Already 10 years in the works, the F-35 Joint Strike Fighter stealth jets that have cost the Department of Defense hundreds of billions of dollars are being pushed back by two years, with the latest update suggesting the fleet will be ready in 2018.
So far the DoD has invested almost $400 billion into producing the space-age fleet, which would come as a welcomed addition to an antiquate arsenal of aircraft that have been flying out of bases for decades.
Until recently, the F-35 was expected to be ready in time for 2016, but orders of thousands of additional testing will push the deadline back by another two years. As a result, the US Air Force has asked Congress for $3 billion to upgrade its current fleet of F-16 Fighting Falcon jets.
At its current price tag, the F-35 program has been the most expensive weapons endeavor ever carried out by the Pentagon. Barely half-way through production, costs are expected to continue to soar high as the aircraft undergoes additional testing.
When congressional leaders questioned the Military on the progress of the F-35 and the need for more money, officers on hand responded that a master schedule would not be completed until later in the year to show the plan of attack for the rest of the F-35A production.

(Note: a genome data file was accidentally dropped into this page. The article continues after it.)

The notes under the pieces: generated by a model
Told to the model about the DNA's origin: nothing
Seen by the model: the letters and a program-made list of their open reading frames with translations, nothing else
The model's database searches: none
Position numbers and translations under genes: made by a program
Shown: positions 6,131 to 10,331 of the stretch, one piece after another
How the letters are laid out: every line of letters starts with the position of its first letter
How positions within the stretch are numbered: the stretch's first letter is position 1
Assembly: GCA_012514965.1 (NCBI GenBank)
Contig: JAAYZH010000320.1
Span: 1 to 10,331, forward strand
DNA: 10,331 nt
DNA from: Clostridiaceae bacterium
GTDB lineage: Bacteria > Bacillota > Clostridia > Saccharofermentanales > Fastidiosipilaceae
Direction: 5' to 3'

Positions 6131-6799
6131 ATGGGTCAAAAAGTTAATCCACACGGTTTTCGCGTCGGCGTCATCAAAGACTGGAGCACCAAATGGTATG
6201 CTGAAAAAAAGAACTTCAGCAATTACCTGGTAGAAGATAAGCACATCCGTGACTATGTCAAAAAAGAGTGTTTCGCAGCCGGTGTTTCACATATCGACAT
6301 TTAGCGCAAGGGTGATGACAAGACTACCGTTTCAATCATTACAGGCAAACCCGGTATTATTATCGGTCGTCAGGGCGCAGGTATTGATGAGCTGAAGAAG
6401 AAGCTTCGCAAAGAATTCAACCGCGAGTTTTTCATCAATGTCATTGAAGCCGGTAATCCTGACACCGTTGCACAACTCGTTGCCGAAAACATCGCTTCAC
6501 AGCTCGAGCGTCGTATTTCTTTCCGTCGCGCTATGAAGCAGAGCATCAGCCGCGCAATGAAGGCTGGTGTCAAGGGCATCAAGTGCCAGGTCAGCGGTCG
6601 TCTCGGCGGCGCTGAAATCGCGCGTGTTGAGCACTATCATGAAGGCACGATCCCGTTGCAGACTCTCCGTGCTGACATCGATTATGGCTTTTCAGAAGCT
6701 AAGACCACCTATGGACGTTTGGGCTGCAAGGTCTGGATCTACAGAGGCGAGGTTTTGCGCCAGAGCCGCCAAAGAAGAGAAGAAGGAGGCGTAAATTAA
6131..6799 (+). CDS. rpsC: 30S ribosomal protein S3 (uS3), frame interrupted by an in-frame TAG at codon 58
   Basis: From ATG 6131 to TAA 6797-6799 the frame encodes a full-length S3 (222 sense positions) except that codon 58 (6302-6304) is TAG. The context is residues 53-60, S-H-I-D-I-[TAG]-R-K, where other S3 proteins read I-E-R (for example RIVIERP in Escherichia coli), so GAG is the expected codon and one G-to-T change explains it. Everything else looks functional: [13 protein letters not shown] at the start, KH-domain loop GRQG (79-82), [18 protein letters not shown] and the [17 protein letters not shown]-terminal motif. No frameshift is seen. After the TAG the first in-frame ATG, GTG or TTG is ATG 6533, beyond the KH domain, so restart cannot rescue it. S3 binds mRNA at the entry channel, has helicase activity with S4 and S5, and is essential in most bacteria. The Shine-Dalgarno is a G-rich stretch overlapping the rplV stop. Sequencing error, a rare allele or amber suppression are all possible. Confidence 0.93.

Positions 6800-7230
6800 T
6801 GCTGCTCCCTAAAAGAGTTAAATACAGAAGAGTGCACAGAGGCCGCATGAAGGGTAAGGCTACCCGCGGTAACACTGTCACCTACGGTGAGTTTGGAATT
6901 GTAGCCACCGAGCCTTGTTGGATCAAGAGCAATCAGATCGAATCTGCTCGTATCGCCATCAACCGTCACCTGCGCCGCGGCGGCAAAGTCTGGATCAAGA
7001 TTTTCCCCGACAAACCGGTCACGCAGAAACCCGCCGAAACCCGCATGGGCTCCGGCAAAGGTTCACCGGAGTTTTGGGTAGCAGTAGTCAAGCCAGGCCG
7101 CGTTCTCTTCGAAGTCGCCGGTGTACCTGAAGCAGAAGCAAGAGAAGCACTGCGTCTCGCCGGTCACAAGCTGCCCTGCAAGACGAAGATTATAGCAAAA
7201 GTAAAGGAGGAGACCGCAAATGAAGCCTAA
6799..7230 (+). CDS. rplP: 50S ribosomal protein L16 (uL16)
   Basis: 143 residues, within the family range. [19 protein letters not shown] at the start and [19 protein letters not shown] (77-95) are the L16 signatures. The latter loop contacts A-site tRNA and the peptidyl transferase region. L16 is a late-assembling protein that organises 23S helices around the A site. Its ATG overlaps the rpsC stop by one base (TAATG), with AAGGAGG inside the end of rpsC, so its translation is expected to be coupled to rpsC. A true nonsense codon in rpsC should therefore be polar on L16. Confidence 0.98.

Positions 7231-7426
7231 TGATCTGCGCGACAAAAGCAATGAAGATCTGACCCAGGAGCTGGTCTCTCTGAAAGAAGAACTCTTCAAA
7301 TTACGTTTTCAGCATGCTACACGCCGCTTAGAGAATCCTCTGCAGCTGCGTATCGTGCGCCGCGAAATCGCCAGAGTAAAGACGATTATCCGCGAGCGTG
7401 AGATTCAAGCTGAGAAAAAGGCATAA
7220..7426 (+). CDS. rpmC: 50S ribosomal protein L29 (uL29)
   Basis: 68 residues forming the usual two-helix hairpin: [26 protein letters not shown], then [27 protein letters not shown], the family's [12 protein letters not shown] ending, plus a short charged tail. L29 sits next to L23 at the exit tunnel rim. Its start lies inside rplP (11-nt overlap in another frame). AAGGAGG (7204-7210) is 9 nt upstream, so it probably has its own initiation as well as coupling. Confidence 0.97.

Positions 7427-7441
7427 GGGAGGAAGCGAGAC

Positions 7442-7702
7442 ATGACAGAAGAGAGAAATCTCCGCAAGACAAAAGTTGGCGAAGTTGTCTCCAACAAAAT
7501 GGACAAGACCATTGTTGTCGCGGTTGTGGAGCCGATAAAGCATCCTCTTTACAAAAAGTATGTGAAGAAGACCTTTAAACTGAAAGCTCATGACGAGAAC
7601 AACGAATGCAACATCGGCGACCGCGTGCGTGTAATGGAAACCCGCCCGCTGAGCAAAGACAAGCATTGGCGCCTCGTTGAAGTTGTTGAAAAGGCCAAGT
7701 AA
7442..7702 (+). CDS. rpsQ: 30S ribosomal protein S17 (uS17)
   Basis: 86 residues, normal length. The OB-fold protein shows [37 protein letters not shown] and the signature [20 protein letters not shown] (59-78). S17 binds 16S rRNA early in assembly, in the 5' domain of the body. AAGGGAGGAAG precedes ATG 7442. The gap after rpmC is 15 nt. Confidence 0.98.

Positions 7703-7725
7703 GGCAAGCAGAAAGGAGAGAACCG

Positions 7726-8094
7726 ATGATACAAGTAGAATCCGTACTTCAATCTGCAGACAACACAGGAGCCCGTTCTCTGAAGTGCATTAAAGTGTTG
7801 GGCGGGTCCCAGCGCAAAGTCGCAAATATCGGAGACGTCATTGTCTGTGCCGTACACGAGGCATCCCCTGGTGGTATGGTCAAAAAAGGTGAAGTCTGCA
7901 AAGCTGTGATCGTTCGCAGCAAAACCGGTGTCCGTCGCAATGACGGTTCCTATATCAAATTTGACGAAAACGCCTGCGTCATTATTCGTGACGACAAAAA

In the interim, the billions being asked to upgrade the F-16 fleet will aim to keep the aircraft up in the sky until the F-35s are ready. Those billions will need to be spread well enough to keep the craft in the sky while the F-35 undergoes indefinite tests, however.
According to a written testimony offered up by the Air Force, the availability of the F-16 as of now is only at 65.6 percent, citing “Extensive flight hours and stressing mission profiles” to Congress. To the Wall Street Journal only two months ago, Lt. David A. Deptula II described the current capabilities of his Military division as almost archaic.
“We have a geriatric Air Force,” Deptula said during a sit-down in September. Today Wired.com reports that around 500 F-15Cs, Ds and Es will stay in the air through 2030, at which point the freshest of the fleet will be approaching an age of 40 years. They add that more than 300 of the F-16s in operation right now are expected to make it through this decade, at which point they will average at around 40 years old.